Water is a demanding medium for vertebrate life (see Pough et al., 1990; Helfman et al., 1997). Per unit volume, water holds only about one twentieth as much oxygen as air and biological and chemical processes may reduce this further. Warm water contains less oxygen than cool water and as the salt content of water increases the solubility of oxygen decreases. Reduced availability of oxygen is potentially limiting for active animals like fishes. Swimming is also energetically expensive since water is 830 times denser than air and 80 times more viscous. As depth increases so does pressure, while light intensity decreases rapidly with depth and the quality of light changes. Nevertheless, fishes not only cope with these physical changes and constraints but also dominate aquatic habitats on the planet. In the open ocean, fishes are some of the fastest swimming organisms and others have colonised the dark ocean depths, turbulent waters on wave-swept rocky shores, the icy waters of the poles and freshwater lakes and rivers. Although freshwater environments hold a mere 0.01% of all the water on Earth, and lakes and rivers have short histories on a geological time scale, nearly one third of all teleosts (bony fishes; see Appendix 1) live in fresh water. In 1998, Eschmeyer recognised 23,250 fish species as valid and that about 200 new species are added to this list each year. He estimated that the number of valid fish species could reach 30,000 or 35,000 as poorly sampled geographic areas are studied. The contribution of the different kinds of fishes to this enormous number of species is however strongly asymmetrical. Approximately 96% of fishes are teleosts (see Appendix 1). The elasmobranchs (sharks and rays) are the next most diverse group, but their contribution to the total is a modest 3%. This leaves a few modern survivors of once diverse groups with ancient origins, such as the agnathans (strictly speaking these are not fishes; see p. 318), holocephalans, coelacanths, lungfishes and sturgeons. Teleosts are therefore the predominant fishes worldwide, excelling in numbers of species, sheer numbers of individuals and in the range of habitats that they occupy. Among the invertebrates, the cephalopod molluscs (squid and cuttlefish) have many fish-like features, but as Marshall (1971) pointed out, their distribution is limited to seawater by their kidney function and to well-oxygenated environments by limitations in the oxygen-carrying capacity of haemocyanin in their blood. This remarkable diversity and success of fishes is matched by their parasites, but in order to understand the challenge to potential fish parasites posed by their hosts we need to know more about this host diversity and about the anatomy and physiology of fishes.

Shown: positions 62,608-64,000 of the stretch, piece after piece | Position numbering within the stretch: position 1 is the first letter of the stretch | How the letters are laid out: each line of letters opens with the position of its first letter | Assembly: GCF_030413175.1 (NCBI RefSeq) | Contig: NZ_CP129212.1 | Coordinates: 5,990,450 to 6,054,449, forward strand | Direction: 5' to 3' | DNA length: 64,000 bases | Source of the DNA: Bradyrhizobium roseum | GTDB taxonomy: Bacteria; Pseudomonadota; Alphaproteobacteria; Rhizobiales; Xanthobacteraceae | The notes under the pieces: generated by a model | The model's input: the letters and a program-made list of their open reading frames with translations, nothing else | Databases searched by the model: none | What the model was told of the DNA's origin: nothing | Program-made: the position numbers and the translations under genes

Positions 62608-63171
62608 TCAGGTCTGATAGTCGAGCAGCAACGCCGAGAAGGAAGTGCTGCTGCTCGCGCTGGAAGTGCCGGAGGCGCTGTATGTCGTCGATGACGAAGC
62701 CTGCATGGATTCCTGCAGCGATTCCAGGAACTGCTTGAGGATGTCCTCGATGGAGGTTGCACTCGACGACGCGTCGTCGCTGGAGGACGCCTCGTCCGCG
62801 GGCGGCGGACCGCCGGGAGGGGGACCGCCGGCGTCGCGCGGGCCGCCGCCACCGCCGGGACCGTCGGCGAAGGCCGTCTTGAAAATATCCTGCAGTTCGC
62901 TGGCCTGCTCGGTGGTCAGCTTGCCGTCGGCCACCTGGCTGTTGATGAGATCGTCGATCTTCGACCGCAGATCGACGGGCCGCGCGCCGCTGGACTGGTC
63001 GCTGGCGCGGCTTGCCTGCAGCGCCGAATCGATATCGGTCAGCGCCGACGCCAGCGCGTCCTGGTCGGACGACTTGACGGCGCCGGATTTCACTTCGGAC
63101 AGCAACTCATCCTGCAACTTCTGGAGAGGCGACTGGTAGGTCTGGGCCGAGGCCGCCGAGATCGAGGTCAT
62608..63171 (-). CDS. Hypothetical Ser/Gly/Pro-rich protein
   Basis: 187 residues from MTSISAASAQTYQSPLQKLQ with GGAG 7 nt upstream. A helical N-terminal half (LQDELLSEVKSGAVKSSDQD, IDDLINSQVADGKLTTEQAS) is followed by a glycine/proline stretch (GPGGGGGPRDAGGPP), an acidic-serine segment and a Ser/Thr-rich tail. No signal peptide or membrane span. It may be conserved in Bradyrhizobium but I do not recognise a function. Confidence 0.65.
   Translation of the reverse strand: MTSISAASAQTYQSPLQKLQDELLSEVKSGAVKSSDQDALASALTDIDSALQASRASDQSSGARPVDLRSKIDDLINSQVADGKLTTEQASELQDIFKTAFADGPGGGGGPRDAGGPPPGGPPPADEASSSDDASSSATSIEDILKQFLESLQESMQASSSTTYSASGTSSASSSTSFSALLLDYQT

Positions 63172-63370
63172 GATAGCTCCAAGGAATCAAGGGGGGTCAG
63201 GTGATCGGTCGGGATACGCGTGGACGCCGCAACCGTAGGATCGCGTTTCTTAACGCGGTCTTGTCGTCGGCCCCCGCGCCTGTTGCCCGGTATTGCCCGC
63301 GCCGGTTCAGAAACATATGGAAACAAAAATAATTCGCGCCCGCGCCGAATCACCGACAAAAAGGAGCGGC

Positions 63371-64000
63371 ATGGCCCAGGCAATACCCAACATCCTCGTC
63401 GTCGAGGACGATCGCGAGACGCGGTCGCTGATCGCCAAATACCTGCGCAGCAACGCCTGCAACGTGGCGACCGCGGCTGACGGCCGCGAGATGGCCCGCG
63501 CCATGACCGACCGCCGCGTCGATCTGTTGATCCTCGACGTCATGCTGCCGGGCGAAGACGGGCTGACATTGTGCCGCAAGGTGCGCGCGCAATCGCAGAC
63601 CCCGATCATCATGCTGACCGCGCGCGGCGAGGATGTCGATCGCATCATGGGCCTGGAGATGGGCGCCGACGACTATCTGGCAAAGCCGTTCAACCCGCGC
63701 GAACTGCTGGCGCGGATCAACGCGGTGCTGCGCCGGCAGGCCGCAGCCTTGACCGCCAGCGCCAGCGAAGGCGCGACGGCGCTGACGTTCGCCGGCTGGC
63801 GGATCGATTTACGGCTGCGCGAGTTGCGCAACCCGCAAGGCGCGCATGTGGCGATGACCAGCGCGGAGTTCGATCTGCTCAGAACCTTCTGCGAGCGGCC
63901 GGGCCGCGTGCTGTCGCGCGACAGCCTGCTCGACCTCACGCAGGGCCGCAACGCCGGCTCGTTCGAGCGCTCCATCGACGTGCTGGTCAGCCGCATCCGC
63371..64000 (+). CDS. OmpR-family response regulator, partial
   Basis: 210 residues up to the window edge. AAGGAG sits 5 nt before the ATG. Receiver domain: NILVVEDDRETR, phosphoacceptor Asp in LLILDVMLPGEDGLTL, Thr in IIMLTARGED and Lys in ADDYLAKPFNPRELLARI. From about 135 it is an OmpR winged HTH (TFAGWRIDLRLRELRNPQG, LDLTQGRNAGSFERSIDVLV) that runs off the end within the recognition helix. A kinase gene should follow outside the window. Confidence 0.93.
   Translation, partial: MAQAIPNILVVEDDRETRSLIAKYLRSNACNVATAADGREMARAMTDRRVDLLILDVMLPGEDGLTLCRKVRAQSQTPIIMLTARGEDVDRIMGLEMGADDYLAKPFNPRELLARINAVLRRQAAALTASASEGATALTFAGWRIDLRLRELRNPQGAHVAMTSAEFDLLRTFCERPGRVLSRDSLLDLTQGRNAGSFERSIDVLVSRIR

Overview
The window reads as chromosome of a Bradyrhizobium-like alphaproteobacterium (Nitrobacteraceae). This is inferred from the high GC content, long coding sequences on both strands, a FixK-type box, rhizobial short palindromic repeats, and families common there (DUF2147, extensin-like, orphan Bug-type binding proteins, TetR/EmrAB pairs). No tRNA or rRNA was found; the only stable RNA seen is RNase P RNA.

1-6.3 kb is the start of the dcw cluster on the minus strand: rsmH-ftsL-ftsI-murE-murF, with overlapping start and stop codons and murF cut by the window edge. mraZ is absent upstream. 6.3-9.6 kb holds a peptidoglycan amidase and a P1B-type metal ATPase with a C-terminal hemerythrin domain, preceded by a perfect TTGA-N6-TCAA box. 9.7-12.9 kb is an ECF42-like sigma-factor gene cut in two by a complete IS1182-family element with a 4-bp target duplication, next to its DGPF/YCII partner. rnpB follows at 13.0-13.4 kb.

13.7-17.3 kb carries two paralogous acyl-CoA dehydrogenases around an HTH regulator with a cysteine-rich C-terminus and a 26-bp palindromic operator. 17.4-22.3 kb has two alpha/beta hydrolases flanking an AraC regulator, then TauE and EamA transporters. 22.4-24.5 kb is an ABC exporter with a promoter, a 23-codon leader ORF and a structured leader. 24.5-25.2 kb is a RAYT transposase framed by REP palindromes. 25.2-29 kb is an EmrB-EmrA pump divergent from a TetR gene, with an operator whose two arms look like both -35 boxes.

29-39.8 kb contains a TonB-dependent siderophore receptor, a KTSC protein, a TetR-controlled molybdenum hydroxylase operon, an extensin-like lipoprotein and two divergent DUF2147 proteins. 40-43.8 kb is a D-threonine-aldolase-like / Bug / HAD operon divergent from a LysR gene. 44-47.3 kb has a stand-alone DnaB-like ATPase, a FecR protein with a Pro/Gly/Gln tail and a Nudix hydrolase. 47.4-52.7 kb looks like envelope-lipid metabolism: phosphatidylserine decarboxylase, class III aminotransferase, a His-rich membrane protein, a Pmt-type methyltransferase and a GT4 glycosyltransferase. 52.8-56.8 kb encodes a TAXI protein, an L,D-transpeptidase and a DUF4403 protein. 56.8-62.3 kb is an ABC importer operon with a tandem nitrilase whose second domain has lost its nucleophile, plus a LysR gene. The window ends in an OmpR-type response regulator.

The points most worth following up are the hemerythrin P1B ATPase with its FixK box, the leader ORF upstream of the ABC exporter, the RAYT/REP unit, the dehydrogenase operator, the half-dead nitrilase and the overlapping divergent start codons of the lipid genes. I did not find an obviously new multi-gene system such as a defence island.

Goblet Cell Gill Arch Pavement Cell Gill Lamella Secondary Lamella 
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